Archbishop Goold and the Invention of Melbourne

A Report on a Seminar at The Oratory, Newman College 8 November 2018

This symposium, a joint venture by Newman College, the Gerry Higgins Chair of Irish Study at Melbourne University and the Melbourne Irish Studies Seminars, reported progress on an ARC Discovery Project researching aspects of the life of James Alipius Goold, Bishop of Melbourne from 1848 until 1873, and Archbishop from 1874 until his death in 1886.

Subject-wise the papers presented could hardly have been more diverse in subject and scope. Firstly Paola Colleoni from the University of Melbourne drew on the drawings and plans for Saint Patrick’s cathedral of architect William Wardell, newspaper reports, and correspondence between Goold and Wardell over their thirty year partnership in its construction. What came across for me is how the final from and character of the cathedral, one of Melbourne’s icons, evolved progressively over that time. Huw Sandaver from the Mannix Library then drew on a range of library and other sources to explore the extent and production qualities of Goold’s library which included many French books and such gems as A Catechism of the History of Ireland. Along the way, Huw presented evidence from nineteenth-century Irish sources that the linking of bookshops with coffee outlets is not a new phenomenon. Finally  Jayne Anderson from the University explored a vast range of material to show how Goold, travelling in Italy between 1832 and 1837, prior to his ordination as a priest, became familiar with major European art works, eventually organising as Bishop in 1852 to import 135 Old Masters’ paintings to Australia, one of which, Romanelli’s painting of the Virgin and St John the Baptist, Goold gifted to the Sisters of  Mercy for the opening of their Kilmore chapel.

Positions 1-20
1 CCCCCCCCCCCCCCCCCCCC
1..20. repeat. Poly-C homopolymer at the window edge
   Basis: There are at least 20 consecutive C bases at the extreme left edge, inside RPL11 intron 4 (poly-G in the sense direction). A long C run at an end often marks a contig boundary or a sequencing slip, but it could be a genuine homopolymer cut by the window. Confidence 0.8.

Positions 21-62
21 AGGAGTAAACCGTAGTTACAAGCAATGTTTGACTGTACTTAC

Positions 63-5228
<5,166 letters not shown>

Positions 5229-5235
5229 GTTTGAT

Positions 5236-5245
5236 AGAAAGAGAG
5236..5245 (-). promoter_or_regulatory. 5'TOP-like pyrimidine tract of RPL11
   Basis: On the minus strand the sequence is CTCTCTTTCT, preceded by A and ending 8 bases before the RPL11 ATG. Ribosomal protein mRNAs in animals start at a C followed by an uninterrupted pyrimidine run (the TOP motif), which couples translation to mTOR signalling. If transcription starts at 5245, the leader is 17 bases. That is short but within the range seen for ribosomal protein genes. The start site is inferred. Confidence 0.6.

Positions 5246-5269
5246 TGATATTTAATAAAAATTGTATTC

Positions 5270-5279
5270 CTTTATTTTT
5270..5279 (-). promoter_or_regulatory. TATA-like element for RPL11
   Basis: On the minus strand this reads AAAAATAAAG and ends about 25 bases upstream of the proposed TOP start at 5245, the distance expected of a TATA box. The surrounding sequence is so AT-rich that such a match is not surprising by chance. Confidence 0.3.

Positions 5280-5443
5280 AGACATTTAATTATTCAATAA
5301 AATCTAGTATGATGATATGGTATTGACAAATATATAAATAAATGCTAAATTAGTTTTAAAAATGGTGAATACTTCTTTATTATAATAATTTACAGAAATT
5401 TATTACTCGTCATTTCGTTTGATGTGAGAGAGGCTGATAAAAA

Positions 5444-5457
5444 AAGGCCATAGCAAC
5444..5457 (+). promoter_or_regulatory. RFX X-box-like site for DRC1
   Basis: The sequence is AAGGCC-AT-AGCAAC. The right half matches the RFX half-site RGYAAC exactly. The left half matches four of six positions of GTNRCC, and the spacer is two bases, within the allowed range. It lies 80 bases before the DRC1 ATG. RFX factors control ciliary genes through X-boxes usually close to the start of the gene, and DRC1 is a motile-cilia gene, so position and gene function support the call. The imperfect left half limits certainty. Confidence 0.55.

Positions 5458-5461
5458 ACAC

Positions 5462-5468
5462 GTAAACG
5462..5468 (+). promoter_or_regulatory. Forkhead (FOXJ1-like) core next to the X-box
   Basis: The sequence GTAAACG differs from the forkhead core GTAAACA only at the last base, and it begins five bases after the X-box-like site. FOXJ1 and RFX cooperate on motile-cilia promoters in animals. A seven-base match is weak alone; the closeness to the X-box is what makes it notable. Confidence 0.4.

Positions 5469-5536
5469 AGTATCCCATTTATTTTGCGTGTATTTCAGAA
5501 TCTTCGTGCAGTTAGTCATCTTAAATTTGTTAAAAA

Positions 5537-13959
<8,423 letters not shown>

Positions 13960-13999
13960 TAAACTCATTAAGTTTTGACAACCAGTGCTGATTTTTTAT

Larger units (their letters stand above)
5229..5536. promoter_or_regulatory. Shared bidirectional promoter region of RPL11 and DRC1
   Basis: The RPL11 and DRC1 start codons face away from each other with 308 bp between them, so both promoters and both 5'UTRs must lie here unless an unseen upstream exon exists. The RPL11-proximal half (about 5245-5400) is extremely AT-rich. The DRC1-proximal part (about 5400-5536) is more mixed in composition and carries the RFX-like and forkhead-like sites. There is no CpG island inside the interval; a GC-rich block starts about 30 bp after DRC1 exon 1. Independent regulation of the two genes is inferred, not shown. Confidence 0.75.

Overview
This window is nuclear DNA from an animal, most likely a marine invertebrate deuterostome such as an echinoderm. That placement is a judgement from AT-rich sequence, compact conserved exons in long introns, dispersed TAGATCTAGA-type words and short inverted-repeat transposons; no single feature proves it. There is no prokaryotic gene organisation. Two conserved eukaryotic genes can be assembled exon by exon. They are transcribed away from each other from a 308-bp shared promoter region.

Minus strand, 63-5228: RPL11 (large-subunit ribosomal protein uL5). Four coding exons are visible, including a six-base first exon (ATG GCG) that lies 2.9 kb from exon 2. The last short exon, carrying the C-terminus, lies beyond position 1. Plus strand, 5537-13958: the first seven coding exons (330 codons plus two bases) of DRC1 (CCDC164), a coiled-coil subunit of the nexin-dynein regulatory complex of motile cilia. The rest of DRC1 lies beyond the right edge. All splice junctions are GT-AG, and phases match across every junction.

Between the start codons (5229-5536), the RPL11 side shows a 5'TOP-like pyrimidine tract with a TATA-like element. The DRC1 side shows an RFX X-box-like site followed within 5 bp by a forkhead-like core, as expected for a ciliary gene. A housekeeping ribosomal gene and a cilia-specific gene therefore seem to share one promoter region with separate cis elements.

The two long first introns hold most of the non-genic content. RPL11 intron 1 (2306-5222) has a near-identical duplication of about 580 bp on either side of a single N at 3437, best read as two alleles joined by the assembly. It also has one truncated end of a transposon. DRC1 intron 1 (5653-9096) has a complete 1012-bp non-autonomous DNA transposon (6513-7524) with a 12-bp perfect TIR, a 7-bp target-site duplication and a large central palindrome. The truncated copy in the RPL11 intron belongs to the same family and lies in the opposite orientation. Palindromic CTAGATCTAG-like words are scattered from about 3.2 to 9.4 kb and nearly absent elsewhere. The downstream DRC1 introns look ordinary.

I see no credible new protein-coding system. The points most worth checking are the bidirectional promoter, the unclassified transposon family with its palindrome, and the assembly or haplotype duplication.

I learned a lot about Goold and the cultural life of 19thcentury Melbourne from this seminar.

Robert Glass

10 November 2018.